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Adopting Local Good Practices Can Enhance Business Activity Across Kenya

Nairobi, September 30, 2009— A World Bank and IFC report analyzing business regulation in Kenya finds wide variation across localities. Among the 11 Kenyan localities studied, doing business is easiest in Narok, Malaba, and Thika. It is most difficult in Isiolo, Nairobi, and Kilifi.
Doing Business in Kenya 2010, released today, studies business regulation from the perspective of a small to midsize domestic firm. The localities covered by the report (from easiest to most difficult for doing business) are Narok, Malaba, Thika, Kisumu, Mombasa, Nyeri, Garissa, Eldoret, Kilifi, Nairobi, and Isiolo.
The study covers four Doing Business topics—starting a business, dealing with construction permits, registering property, and enforcing contracts. Nairobi has the fastest time and lowest cost for starting a business, at 34 days and 36.5 percent of income per capita. But it lags behind other localities in the time needed to register property or enforce a contract through the courts. The other major business center, Mombasa, ranks fifth overall. It is the best-performing locality in registering property, with a time of 23 days, and ranks third in starting a business.
The report finds that dealing with construction permits takes the least time in Narok, where obtaining all permits to build a warehouse and hooking it up to utilities requires fewer than 70 days. Registering property is most expensive in Isiolo, as a result of a special transfer tax levied by the County Council. Resolving a commercial dispute takes less time in Malaba than the average in high-income countries belonging to the Organization for Economic Cooperation and Development.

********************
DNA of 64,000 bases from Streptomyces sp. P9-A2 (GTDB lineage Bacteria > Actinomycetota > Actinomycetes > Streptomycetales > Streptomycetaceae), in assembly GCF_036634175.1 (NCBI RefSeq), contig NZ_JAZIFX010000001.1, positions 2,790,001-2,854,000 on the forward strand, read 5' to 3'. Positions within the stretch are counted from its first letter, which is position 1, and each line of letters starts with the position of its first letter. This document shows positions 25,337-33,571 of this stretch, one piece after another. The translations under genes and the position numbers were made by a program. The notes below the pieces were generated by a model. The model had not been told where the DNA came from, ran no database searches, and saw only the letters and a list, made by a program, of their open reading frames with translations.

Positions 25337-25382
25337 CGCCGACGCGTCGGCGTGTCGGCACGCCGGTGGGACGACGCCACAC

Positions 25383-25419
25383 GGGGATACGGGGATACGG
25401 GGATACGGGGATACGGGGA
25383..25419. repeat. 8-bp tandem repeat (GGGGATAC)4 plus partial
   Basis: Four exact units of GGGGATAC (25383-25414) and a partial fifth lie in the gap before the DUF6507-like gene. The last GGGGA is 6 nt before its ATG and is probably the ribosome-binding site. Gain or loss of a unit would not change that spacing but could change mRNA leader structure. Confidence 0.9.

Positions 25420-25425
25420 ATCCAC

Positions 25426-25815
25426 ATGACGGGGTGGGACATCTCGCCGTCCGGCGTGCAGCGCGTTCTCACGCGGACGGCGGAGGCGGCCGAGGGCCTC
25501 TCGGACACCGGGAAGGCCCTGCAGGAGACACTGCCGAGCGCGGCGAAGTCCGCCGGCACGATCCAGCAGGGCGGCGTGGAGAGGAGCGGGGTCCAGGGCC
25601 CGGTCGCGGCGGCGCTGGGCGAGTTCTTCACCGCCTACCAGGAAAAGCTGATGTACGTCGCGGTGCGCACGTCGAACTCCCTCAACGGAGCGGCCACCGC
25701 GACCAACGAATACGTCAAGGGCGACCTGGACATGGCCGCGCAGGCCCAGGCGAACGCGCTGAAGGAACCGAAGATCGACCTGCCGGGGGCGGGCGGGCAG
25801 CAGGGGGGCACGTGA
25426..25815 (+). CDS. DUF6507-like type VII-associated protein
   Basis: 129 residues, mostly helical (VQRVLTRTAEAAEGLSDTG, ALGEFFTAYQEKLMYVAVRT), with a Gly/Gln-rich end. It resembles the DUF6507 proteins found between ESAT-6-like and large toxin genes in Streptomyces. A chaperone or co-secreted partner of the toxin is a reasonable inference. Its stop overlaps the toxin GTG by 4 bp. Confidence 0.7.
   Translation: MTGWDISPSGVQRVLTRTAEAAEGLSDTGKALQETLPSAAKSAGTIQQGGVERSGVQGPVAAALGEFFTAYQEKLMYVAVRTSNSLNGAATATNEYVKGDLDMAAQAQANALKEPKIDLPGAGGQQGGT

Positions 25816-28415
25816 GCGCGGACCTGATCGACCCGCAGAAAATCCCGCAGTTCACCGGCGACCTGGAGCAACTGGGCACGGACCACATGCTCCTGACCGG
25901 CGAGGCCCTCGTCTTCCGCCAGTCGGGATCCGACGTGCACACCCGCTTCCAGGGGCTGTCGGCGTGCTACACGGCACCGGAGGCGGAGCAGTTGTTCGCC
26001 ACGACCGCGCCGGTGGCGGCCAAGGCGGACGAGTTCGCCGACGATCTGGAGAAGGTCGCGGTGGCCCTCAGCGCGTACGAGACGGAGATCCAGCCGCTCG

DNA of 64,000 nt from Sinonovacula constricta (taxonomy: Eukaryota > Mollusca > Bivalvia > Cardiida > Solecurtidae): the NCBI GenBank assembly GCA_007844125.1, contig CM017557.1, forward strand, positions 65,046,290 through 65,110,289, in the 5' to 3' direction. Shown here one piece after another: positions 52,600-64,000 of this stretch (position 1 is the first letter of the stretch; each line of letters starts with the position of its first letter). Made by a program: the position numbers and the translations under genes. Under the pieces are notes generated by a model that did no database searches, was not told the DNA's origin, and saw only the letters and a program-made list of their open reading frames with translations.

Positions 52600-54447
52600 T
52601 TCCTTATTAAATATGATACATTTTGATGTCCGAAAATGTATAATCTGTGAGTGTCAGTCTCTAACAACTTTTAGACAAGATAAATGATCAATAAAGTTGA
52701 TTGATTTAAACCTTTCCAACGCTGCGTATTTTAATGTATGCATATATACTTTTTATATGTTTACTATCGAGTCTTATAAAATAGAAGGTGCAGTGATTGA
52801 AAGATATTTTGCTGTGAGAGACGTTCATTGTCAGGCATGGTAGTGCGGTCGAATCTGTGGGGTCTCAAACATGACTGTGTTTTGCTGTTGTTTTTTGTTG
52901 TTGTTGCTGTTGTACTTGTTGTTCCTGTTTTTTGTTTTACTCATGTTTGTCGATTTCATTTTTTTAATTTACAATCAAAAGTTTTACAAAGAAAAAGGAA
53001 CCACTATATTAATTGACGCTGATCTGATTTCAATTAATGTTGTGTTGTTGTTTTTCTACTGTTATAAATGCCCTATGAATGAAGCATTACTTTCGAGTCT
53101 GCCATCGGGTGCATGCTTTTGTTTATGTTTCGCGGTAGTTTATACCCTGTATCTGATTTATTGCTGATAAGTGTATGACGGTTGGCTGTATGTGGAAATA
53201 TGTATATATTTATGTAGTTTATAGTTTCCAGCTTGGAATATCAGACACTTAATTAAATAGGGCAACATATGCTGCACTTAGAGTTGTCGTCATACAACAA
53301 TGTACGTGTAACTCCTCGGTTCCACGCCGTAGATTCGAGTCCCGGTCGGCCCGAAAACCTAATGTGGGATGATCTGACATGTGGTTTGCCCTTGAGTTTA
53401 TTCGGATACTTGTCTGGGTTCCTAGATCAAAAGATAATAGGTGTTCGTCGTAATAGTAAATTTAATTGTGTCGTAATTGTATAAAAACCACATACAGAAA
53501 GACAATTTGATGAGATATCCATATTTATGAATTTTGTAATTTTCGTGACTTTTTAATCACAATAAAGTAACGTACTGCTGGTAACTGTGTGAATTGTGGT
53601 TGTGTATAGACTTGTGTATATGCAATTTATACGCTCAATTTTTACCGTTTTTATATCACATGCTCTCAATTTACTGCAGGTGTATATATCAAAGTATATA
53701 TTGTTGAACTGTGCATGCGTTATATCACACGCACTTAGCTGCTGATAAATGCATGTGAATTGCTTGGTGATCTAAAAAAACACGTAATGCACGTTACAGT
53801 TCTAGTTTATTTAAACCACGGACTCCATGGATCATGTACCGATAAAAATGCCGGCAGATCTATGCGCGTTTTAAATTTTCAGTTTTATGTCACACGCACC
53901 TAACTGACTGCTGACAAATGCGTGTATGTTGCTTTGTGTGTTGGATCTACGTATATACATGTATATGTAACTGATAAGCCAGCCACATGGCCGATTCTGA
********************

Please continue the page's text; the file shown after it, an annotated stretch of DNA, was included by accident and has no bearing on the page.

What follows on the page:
“We hope that by showing how the time and cost burden of selected business regulations differs in localities across the country, we help cities learn from one another—and adopt local good practices to compete nationally, regionally, and globally,” said Penelope Brook, Acting Vice President, Financial and Private Sector Development, World Bank Group.
Doing Business in Kenya 2010 was produced at the request of the Government of Kenya with support from the Kenya Investment Climate Program funded by the World Bank Group and the Dutch Government.
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About the Investment Climate Advisory Services of the World Bank Group
The Investment Climate Advisory Services of the World Bank Group help governments of developing and transition countries implement reforms to improve and simplify their regulatory environment for businesses and foster and retain investment, thus fostering competitive markets, growth, and job creation. Funding is provided by the World Bank Group (IFC, MIGA, and the World Bank) and over fifteen donor partners working through the multidonor FIAS platform.